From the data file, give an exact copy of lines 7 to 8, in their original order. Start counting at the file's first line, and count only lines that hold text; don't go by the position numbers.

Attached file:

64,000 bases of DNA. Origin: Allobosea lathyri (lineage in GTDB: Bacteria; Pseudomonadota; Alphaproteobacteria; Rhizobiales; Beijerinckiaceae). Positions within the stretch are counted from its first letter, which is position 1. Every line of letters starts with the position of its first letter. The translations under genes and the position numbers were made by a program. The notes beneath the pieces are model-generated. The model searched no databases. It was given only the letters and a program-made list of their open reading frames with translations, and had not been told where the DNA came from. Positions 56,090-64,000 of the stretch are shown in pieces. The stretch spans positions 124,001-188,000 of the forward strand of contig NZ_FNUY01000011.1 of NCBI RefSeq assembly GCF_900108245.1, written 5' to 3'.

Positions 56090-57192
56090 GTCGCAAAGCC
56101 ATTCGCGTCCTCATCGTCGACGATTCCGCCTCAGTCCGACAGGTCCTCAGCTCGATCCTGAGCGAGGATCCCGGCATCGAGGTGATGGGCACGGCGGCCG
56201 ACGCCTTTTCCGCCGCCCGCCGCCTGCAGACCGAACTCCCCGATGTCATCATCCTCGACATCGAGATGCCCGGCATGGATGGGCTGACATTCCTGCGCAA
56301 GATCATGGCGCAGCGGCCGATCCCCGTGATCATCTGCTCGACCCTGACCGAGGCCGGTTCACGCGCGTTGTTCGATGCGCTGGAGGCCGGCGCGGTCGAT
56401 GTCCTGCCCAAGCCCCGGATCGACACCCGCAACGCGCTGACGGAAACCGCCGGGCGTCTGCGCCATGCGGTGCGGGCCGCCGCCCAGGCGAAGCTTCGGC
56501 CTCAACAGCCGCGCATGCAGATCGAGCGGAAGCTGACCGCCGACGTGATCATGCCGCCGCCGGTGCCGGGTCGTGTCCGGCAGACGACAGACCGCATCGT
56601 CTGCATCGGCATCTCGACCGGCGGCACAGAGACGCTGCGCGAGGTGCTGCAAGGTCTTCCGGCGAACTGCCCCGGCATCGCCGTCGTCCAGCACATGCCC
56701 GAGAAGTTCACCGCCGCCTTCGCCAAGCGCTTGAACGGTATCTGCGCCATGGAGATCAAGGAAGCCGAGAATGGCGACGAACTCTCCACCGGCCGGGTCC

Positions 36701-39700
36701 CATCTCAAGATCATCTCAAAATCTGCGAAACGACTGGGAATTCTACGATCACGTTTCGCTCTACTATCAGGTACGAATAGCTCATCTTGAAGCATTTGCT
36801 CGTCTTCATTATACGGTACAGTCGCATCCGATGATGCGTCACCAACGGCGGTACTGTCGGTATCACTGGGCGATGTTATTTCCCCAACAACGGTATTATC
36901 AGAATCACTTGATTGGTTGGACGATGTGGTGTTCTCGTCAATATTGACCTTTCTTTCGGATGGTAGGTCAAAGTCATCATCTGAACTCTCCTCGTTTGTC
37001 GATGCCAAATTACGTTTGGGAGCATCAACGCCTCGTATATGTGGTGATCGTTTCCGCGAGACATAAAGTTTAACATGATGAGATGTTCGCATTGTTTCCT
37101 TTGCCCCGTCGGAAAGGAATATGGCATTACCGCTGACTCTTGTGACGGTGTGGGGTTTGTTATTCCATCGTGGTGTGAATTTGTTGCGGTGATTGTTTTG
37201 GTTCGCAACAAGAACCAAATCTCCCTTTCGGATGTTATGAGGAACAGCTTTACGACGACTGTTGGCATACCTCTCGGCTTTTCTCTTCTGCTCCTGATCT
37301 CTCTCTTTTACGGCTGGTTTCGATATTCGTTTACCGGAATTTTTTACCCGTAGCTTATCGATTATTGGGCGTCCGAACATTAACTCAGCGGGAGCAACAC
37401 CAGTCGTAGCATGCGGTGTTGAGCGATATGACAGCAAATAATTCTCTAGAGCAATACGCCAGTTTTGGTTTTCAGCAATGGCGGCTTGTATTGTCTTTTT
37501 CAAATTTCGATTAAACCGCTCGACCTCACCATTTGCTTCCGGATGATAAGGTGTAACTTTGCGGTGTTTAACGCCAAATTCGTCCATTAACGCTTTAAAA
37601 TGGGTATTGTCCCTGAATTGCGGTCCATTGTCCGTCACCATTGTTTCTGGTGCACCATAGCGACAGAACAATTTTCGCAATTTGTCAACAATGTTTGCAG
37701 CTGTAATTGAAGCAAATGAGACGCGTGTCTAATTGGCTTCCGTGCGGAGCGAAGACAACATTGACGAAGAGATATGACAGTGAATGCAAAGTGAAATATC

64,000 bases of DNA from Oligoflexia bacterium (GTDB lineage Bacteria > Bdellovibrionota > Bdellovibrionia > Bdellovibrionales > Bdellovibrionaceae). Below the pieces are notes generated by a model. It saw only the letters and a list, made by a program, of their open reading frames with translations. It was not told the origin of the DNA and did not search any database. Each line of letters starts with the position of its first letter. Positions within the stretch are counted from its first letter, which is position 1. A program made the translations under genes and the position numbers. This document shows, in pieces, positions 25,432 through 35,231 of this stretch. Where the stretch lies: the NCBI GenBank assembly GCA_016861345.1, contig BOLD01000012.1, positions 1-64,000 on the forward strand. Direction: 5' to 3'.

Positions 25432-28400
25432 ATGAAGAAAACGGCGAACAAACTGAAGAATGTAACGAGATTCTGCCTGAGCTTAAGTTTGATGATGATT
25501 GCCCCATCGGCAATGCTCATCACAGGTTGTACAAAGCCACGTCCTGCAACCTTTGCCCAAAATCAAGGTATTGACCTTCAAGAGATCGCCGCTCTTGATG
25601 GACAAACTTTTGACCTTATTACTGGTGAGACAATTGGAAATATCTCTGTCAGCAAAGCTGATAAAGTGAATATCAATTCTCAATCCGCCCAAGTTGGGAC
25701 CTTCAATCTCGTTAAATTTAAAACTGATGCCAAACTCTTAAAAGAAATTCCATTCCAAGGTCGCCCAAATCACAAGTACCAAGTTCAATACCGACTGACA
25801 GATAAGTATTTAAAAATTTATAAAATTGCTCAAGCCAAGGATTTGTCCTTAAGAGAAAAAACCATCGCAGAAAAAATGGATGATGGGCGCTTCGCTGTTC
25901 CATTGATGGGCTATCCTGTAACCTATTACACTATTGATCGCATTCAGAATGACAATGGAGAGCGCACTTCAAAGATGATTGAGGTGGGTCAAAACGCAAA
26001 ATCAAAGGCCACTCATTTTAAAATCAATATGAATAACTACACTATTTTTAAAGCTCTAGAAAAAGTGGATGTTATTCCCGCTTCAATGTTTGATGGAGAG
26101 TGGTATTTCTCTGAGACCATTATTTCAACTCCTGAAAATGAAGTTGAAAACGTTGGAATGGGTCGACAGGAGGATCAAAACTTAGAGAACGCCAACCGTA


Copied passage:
56401 GTCCTGCCCAAGCCCCGGATCGACACCCGCAACGCGCTGACGGAAACCGCCGGGCGTCTGCGCCATGCGGTGCGGGCCGCCGCCCAGGCGAAGCTTCGGC
56501 CTCAACAGCCGCGCATGCAGATCGAGCGGAAGCTGACCGCCGACGTGATCATGCCGCCGCCGGTGCCGGGTCGTGTCCGGCAGACGACAGACCGCATCGT